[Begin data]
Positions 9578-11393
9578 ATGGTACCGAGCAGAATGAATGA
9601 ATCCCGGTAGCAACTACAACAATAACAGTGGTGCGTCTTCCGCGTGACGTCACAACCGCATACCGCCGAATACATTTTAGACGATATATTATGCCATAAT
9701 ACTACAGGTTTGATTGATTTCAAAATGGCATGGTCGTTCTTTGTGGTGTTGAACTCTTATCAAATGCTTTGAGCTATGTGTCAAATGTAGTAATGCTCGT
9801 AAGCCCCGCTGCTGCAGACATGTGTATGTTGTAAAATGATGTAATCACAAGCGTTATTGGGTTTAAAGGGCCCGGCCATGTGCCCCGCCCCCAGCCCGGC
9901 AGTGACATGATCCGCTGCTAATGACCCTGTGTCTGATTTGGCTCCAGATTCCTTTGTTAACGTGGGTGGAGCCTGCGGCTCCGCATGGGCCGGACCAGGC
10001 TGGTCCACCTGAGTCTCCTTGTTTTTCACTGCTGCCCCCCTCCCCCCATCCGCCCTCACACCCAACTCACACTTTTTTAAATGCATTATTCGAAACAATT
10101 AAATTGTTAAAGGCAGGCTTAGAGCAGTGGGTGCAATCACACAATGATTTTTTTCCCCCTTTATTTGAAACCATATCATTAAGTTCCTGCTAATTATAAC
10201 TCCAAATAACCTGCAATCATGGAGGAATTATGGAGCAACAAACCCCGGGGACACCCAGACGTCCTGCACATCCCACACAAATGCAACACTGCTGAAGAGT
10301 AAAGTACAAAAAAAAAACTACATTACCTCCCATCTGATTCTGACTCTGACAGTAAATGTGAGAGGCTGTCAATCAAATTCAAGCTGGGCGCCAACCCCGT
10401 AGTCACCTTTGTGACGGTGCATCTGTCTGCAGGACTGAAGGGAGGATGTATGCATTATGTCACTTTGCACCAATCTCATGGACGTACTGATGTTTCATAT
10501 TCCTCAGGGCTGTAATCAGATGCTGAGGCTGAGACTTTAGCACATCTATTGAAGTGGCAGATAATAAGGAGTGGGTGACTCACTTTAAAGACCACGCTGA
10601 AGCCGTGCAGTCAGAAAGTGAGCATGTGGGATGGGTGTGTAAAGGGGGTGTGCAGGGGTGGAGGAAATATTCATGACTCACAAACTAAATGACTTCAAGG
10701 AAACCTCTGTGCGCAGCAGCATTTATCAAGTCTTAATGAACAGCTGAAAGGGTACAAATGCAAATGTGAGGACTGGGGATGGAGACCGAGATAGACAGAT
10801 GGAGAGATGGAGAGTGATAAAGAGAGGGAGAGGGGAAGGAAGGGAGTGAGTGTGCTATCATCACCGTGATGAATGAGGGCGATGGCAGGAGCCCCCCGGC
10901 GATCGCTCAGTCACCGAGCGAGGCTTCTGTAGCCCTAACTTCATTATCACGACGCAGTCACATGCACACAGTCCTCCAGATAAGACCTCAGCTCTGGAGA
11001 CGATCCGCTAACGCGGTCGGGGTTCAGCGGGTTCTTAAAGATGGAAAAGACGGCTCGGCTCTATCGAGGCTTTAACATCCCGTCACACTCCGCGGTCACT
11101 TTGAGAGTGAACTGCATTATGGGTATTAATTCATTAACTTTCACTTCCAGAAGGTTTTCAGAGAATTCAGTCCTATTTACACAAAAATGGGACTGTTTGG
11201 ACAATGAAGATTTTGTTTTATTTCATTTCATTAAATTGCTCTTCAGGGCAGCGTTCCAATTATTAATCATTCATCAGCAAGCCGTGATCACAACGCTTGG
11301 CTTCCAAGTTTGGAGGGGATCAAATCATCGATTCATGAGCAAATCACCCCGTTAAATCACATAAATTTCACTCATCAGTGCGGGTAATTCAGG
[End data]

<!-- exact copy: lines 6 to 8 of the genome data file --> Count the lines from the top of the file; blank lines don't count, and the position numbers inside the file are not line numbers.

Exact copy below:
9901 AGTGACATGATCCGCTGCTAATGACCCTGTGTCTGATTTGGCTCCAGATTCCTTTGTTAACGTGGGTGGAGCCTGCGGCTCCGCATGGGCCGGACCAGGC
10001 TGGTCCACCTGAGTCTCCTTGTTTTTCACTGCTGCCCCCCTCCCCCCATCCGCCCTCACACCCAACTCACACTTTTTTAAATGCATTATTCGAAACAATT
10101 AAATTGTTAAAGGCAGGCTTAGAGCAGTGGGTGCAATCACACAATGATTTTTTTCCCCCTTTATTTGAAACCATATCATTAAGTTCCTGCTAATTATAAC